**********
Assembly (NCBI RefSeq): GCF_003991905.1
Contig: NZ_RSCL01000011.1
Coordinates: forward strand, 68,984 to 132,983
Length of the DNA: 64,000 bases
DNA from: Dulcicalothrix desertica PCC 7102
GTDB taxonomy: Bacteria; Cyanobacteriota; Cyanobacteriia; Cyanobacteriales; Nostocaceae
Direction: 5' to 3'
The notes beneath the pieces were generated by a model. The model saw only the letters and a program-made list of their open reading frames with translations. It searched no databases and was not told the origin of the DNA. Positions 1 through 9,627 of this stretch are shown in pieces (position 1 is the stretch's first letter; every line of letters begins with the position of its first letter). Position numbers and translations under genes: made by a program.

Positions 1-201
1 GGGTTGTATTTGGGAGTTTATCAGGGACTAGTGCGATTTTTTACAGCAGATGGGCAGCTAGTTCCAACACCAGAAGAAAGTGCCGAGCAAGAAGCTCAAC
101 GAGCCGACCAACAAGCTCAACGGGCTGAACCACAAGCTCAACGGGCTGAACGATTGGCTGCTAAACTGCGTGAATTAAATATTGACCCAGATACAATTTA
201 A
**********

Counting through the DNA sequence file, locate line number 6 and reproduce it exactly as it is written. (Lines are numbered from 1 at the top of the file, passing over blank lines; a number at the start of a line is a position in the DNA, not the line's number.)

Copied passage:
GTDB taxonomy: Bacteria; Cyanobacteriota; Cyanobacteriia; Cyanobacteriales; Nostocaceae